Canadian research establishes standards for natural products and food testing

 

- Halifax, Nova Scotia

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A nuclear magnetic resonance (NMR) spectrometer at the NRC's Aquatic and Crop Resource Development Research Centre in Halifax. Similar to MRI machines that scan human tissue, the NMR instrument produces accurate, reliable results for chemical barcoding.

With DNA barcoding and chemical fingerprinting, Canadian scientists are investigating the quality of food and natural health products (NHPs).

That golden honey on your supermarket shelf could be cut with cheap corn syrup. On another shelf, costly coffee might be mixed with inferior beans. In the natural foods section, "pure" gingko products may contain hay or alfalfa.

Nutraceuticals, organic cosmetics and natural dietary supplements are popular and easy to get. With a flourishing supply of raw materials crossing borders around the globe, the agri-food industry is under extraordinary pressure to certify the safety, quality and effectiveness of these ingredients. According to Agriculture and Agri-Food Canada, the naturally healthy product market is expected to reach US$20.6 billion by 2022, surpassing all the sub-segments in the health and wellness sector. To ensure the authenticity, quality and traceability of the massive influx of crops, food and bioactive natural products, the industry must find innovative analytics.

Since 2003, plant identity testing using DNA "barcoding" has been an excellent tool for helping to authenticate natural ingredients. Developed at the University of Guelph, the method uses genetic markers to identify botanicals and compare them against existing databases—much like barcode readers in supermarkets verify that shelf stock matches what's in the warehouse.

"DNA barcoding cannot distinguish among different parts of a plant such as roots, flowers and leaves," says Fabrice Berrué, Chemical Research Officer/Team Lead at the National Research Council of Canada (NRC). "Nor does it detect chemical contaminants, fillers or pharmaceuticals."

Taking plant profiling to the next level, Berrué and his team discovered chemical fingerprinting—or barcoding—for any type of plant anywhere in the world. After connecting with Steven Newmaster, Plant Genomics Expert, DNA barcoding authority and Director of the NHP Research Alliance, University of Guelph, he realized that pooling their talents and resources would lead to a ground-breaking solution. The goal was weeding out the impurities in plant-based products while preserving the nutrition and health benefits. The findings from their studies on the chemical composition of plants would be logged in a massive reference library unlike anything the world had seen.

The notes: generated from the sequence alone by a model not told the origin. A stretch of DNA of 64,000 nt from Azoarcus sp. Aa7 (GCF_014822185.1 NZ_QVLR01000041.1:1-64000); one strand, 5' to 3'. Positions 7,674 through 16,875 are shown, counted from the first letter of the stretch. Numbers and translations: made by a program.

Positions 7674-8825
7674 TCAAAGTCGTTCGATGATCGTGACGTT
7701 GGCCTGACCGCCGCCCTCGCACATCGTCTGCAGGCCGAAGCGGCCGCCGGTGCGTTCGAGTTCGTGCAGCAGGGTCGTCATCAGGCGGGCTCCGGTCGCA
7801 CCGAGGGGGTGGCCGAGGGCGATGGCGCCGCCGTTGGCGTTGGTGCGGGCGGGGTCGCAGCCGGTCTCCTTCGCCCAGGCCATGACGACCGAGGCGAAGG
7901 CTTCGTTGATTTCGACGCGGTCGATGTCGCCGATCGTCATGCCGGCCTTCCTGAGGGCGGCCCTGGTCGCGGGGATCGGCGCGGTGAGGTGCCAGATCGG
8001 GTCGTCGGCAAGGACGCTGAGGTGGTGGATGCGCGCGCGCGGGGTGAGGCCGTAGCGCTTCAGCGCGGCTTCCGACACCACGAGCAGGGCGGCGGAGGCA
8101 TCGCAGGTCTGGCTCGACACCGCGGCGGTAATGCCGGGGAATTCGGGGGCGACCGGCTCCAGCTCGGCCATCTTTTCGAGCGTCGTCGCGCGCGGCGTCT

Thinking outside the Petri dish

Berrué points out that while collecting and analyzing samples, the team realized they needed unique technology to organize the overwhelming amounts of data flowing in. They started with 20 ingredients commonly found in natural products, but that blossomed into tens of thousands. One ingredient could have up to 200 different chemical compounds, each of which is recorded on the chemical barcodes.

At the NRC's Aquatic and Crop Resource Development Research Centre in Halifax, a nuclear magnetic resonance (NMR) spectrometer turned out to be a remarkable tool. Similar to MRI machines that scan human tissue, the NMR instrument produces accurate, reliable results for chemical barcoding.

"This is the first time that this technology has been explored for creating chemical barcodes," Berrué adds. "And the information in the reference library can be used for more than just health products—it can span all sectors anywhere in the world." These include beverages, maple syrup, olive oil and dried edible seeds.

Berrué adds that the research attracted significant partnerships with industry and regulators. The Canadian Food Inspection Agency, for example, asked the NRC to apply the chemical barcoding technique to identify adulteration in honey samples. The coffee industry is using the technology to authenticate roasted beans (arabica vs robusta) and vet their quality and flavour along the supply chain. The NRC's team is also developing new partnerships to evaluate the quality and functionality of protein-based products in Canada such as dried legumes.

Good chemistry from farm to fork

Down the road, Berrué foresees the technique becoming more user-friendly and leaving the lab. "We're investigating the possibility of taking the barcodes to the doors of farmers, processors and manufacturers," he says. "This would provide suitable and highly accurate information on the chemical content of food and natural products from harvest to home." Eventually, the tool could be adapted for consumers, allowing them to connect to the resource library via their phones and access information on the spot related to product quality and traceability.

"What's critical to the success of this project is the chemistry among the stakeholders—academia, industry and government," he adds. "With the NRC's deep and diverse expertise, the research teams' passion and strong industry support, we are building standards that will help the industry develop safe, high-quality products and solidify consumer trust."

According to Newmaster, this project has put Canada in the spotlight on the global stage. A respected speaker at international conferences, he has seen other countries flocking to learn Canadian techniques to ensure products are safe, pure and authentic. "Companies must be held to certain standards, and I feel our work with the NRC has made the world a healthier place."

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